Stage three: There are many varieties of teachings and the standards regarding qualification to teach become lax. Although technology brings about a flood availability of Dharma teachings there are also words from all directions and all and sundry (This post a case in point) which become a confusion and an impediment to practice.
Actual accomplishment decreases although intellectual “understanding” might bloom.
This is the age of “Learning”, The current era.

Stage four: The lack of substantial accomplishment and therefore the end of actually accomplished teachers brings about a disheartening and lack of energy and the Dharma subsides and sinks from view.

Stage five (or stage zero): Would then be the dark age before a Buddha appears. There is a long period of exploration and building of understanding of the mind across generations of seekers until someone puts it all together again and Bingo!

I mean, that’s all made up, but it is to give an idea of how it might work.

Metta

Offline paracelsus

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Re: The End Of The Era Of Enlightenment
« Reply #12 on: November 23, 2018, 09:13:10 pm »
With sincerity I ask, what is an era of enlightenment? Is that meant to mean a time when the preponderance of humanity is engaged in earnest spiritual awareness or growth?
Can the idea of enlightenment be applied to politics, or science, economics? Can these distinctive dynamics of human endeavor scale at different levels in an era of enlightenment?

I don't think it needs to mean the "preponderance of humanity is engaged" so much as that the teaching is alive and available to those who can see the worth of it. The era would end when the teaching is no longer available and practiced. At some point there would be the "last buddhist" when, whatever it may be, makes practice impossible . An "era" is no big deal, not a thing, just a description of a beginning and an end point.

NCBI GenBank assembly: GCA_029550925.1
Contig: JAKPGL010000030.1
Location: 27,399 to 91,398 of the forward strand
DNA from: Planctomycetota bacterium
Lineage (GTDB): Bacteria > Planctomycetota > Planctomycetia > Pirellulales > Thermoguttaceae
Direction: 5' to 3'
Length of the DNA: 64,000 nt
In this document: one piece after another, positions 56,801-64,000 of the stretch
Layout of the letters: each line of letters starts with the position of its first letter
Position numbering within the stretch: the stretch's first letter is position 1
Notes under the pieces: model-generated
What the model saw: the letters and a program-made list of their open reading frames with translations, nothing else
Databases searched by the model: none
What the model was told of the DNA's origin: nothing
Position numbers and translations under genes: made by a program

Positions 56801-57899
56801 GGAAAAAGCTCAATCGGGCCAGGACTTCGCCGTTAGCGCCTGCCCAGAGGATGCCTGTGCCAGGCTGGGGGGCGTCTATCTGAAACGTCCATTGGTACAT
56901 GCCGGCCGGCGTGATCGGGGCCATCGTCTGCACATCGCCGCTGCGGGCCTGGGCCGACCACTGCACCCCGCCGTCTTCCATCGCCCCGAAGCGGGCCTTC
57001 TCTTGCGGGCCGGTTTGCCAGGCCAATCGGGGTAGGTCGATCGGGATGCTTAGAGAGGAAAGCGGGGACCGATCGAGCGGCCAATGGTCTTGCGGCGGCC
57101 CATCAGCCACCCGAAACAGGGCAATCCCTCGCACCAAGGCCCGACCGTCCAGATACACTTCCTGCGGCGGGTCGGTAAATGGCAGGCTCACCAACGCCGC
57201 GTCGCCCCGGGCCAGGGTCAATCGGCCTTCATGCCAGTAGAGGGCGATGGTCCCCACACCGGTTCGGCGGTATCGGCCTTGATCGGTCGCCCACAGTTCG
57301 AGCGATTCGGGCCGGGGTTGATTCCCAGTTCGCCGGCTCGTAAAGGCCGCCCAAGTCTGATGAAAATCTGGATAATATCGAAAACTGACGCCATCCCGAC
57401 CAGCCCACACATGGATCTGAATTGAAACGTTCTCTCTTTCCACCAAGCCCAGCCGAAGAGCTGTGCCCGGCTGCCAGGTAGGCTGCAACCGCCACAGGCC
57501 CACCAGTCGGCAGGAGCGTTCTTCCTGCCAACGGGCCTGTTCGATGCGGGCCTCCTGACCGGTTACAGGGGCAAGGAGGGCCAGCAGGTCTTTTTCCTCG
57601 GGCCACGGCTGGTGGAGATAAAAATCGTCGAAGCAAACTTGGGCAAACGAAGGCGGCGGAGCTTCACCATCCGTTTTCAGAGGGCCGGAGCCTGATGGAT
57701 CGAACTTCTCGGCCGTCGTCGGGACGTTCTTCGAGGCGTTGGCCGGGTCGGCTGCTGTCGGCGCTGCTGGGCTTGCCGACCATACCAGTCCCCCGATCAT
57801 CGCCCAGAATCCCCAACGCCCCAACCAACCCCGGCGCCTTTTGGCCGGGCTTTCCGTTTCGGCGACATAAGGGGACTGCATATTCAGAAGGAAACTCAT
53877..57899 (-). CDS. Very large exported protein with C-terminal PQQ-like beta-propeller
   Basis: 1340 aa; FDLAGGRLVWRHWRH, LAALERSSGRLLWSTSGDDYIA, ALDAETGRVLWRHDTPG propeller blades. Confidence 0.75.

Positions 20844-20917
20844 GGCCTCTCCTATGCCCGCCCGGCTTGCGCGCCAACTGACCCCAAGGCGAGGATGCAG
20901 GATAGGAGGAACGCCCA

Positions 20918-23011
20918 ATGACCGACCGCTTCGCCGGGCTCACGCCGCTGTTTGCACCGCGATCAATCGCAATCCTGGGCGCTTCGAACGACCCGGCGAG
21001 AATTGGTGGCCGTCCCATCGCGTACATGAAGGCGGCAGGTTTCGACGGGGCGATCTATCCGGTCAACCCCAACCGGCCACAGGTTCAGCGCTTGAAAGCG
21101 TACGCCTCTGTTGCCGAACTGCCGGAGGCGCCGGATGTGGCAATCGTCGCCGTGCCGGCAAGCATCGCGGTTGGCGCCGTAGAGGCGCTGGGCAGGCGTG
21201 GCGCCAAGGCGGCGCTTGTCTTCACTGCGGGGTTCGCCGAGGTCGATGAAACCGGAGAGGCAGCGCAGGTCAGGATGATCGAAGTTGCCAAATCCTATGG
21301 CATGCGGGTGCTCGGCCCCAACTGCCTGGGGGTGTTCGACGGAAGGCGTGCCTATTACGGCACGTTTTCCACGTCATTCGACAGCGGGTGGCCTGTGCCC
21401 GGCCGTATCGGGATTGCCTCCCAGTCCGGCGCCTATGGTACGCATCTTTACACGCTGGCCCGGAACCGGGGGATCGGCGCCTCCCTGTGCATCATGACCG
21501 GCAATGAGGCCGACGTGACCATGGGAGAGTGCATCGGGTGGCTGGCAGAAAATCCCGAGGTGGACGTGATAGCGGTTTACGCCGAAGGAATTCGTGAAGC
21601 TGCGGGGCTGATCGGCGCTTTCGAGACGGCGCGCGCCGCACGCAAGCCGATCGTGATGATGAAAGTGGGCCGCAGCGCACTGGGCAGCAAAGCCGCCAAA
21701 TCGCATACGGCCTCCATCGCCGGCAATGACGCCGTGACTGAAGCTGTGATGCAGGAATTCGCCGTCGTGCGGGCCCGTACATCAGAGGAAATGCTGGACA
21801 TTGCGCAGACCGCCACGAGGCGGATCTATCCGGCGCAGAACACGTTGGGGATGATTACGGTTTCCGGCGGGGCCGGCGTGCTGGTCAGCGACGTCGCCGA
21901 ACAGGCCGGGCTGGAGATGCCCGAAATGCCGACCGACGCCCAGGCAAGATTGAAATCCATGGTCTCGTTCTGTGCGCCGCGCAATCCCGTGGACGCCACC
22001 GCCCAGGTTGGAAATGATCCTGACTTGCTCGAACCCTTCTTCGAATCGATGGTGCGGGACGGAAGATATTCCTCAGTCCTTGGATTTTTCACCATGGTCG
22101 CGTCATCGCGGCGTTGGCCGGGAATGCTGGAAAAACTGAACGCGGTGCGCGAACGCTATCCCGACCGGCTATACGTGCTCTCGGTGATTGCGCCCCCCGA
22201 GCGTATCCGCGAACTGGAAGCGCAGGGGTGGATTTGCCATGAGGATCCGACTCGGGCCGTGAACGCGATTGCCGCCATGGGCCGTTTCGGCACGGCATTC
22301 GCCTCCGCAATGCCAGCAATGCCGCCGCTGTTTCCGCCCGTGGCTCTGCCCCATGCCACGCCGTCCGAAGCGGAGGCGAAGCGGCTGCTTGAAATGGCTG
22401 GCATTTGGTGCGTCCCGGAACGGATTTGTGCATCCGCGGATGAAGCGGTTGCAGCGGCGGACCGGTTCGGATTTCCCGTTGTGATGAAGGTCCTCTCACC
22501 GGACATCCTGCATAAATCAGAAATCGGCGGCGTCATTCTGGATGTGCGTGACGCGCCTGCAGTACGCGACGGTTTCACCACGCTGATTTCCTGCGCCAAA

The idea of Enlightenment seems to be something often defined and much argued, so what is it?

That would be discovered in "enlightenment" itself, to find out, keep up the practice. That's what I intend to do. I'm interested to find out.
 
I don't think the Buddha's enlightenment relates to politics or technology or economics as such but is more related to wisdom and "personal development". The Buddha's enlightenment was perhaps as far as can be gone (beyond), with no more to be done. Science doesn't have an end to achieve. I heard an eminent scientist say recently that "science can prove nothing." Economics and politics evolve and mutate, but I doubt there can be a "perfect form", although some enlightened compassion might help ameliorate their effects on society.

Just thoughts off the top of my head

Metta

Offline zafrogzen

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Re: The End Of The Era Of Enlightenment
« Reply #13 on: November 24, 2018, 02:49:22 pm »
There appears to be some correlation between periods of tumult, uncertainty and social upheaval and people seriously turning to spiritual pursuits for answers to the deeper questions. The "golden age" of Zen Buddhism was during a long period of wars and discord in the Chinese empire. The historical Buddha is also said to have lived during such a time.
My first formal meditation training was with Shunryu Suzuki in the 60's and later with Kobun, Robert Aitken and many other teachers (mainly zen). However, I've spent the most time practicing on my own, which is all I do now. I'm living in a rather isolated area so I miss connecting with other practitioners. Despite my interest in zen I've made an effort to remain secular. You can visit my website at http://www.frogzen.com